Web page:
The original owners of the Windsor Reservoir are constructing a system of ditches in the mountains, about 47 miles west of their reservoir, which will greatly increase the supply available for storage. In 1902 they had completed and used the Sand Creek or Divide Ditch, which is 1½ miles long and has a capacity of 250 cubic feet per second. It cost $1,500. The ditch diverts water from Sand Creek, a tributary of the Laramie River, and carries it over the divide into Sheep Creek, one of the small tributaries of the North Fork of the Cache la Poudre River. In 1901 the flow of Sand Creek at this point was measured and was found to vary between 6 and 240 cubic feet per second, and it is expected to furnish a good supply for storage in the Windsor Reservoir every year. In 1902, however, the Sand Creek Ditch did not at any time carry over 31 cubic feet per second and the total amount supplied by it was 60,700,000 cubic feet, or an amount equal to one-eighth
of the capacity of the Windsor Reservoir. Water was run through the ditch from May 9 to July 10, inclusive, and from July 16 to 23, inclusive.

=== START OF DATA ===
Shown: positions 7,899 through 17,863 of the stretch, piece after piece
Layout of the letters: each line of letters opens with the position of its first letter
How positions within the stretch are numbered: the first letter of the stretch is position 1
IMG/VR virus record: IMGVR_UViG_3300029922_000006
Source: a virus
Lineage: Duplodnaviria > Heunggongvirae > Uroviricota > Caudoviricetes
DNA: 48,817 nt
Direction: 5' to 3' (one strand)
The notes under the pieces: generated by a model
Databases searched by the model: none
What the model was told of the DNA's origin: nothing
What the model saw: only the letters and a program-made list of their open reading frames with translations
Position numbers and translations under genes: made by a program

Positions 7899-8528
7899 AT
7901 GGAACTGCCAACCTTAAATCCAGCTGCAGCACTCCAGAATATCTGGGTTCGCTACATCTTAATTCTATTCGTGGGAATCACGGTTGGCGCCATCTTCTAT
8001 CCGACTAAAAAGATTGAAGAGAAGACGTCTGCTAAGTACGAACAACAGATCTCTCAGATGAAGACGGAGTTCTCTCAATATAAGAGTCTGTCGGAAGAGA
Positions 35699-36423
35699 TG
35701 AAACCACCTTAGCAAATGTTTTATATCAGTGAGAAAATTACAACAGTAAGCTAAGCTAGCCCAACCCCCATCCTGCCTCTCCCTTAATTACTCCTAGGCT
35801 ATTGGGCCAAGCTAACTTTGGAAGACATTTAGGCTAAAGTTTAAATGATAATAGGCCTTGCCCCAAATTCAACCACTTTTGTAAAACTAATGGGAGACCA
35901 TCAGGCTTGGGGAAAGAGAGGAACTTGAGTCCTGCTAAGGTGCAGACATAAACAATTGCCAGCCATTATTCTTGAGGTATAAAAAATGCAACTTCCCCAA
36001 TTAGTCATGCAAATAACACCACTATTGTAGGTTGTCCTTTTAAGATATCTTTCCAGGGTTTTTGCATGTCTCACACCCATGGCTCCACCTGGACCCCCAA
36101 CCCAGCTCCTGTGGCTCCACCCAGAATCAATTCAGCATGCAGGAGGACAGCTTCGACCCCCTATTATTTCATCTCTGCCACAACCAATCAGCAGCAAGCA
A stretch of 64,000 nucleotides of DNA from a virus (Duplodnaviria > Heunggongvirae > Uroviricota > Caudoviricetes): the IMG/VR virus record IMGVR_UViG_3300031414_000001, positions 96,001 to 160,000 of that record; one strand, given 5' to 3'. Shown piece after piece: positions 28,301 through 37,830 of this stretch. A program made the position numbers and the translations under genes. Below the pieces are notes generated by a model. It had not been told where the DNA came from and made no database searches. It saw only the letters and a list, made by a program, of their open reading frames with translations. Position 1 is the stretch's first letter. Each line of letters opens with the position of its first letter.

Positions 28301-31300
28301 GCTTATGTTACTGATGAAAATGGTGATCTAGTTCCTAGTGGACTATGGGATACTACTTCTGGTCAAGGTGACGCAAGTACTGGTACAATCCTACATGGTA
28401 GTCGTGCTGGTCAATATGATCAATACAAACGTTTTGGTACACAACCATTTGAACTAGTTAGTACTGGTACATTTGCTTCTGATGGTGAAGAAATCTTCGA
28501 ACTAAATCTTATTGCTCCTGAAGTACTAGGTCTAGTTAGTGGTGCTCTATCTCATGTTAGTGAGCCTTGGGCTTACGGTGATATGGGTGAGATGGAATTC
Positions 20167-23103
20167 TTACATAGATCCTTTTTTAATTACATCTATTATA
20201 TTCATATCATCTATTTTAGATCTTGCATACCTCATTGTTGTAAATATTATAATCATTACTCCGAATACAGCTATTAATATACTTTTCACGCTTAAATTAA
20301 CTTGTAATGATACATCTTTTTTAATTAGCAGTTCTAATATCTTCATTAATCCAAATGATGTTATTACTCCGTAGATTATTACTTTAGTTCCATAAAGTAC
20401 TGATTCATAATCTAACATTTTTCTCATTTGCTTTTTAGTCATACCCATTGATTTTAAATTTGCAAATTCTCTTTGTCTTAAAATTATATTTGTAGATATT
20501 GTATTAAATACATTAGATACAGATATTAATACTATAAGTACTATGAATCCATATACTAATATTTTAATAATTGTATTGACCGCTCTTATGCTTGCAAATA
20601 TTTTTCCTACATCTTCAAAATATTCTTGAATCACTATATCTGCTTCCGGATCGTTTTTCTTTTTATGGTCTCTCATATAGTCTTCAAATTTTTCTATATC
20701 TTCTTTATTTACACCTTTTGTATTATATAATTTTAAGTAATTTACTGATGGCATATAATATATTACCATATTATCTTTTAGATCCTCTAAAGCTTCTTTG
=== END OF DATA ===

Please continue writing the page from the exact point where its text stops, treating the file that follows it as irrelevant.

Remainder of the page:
This supply drawn from the Laramie River will he reinforced by two other ditches, one of which, the Deadman Ditch, has been completed and will be used in 1903. It crosses Deadman Creek, a tributary of the Laramie River, and several other small creeks or draws, catching the flow of all of them and carrying it over the divide to Sand Creek, the water finally being taken by the Sand Creek Ditch. In 1903 the other of these ditches, called the Columbine Ditch, is to be constructed. It is planned to divert the flow of Columbine Creek, a tributary of Sand Creek, and discharge it into the North Fork of the Cache la Poudre River. It is 2½ miles long and the Deadman Ditch is 5 miles long. It is estimated that these two will furnish about the same amount as the Sand Creek Ditch each year. There are no interests on the head waiters of these streams in Colorado, and therefore no objections to these diversions have been made in that State. But Laramie River and Sand Creek flow north into Wyoming, where both arc used for irrigation. This plan of increasing the available amount of water for storage in the reservoirs of the Cache la Poudre Valley at the expense of the irrigation interests in Wyoming has been complained of and a suit is now pending in the United States court.